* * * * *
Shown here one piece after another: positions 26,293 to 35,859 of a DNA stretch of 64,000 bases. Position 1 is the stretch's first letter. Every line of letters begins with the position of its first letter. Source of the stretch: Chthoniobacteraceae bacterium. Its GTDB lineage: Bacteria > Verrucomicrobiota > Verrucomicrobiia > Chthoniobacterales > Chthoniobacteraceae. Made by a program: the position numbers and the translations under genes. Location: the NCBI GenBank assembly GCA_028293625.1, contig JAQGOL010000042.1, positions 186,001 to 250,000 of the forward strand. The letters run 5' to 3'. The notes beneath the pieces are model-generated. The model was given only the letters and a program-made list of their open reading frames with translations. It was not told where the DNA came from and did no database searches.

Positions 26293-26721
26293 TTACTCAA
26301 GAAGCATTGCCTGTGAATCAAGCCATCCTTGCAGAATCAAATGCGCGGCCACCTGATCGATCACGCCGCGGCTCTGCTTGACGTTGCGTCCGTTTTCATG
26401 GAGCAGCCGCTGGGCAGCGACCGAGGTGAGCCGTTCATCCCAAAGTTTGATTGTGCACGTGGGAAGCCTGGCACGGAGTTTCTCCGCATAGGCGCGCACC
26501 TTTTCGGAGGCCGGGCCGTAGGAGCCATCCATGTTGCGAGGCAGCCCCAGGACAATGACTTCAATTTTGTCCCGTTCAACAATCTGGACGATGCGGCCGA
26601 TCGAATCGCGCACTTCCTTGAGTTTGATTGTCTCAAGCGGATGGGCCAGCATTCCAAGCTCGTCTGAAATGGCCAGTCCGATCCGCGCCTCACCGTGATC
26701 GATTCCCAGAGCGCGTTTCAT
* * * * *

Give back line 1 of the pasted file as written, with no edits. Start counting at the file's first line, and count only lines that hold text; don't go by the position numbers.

Shown here one piece after another: positions 26,293 to 35,859 of a DNA stretch of 64,000 bases. Position 1 is the stretch's first letter. Every line of letters begins with the position of its first letter. Source of the stretch: Chthoniobacteraceae bacterium. Its GTDB lineage: Bacteria > Verrucomicrobiota > Verrucomicrobiia > Chthoniobacterales > Chthoniobacteraceae. Made by a program: the position numbers and the translations under genes. Location: the NCBI GenBank assembly GCA_028293625.1, contig JAQGOL010000042.1, positions 186,001 to 250,000 of the forward strand. The letters run 5' to 3'. The notes beneath the pieces are model-generated. The model was given only the letters and a program-made list of their open reading frames with translations. It was not told where the DNA came from and did no database searches.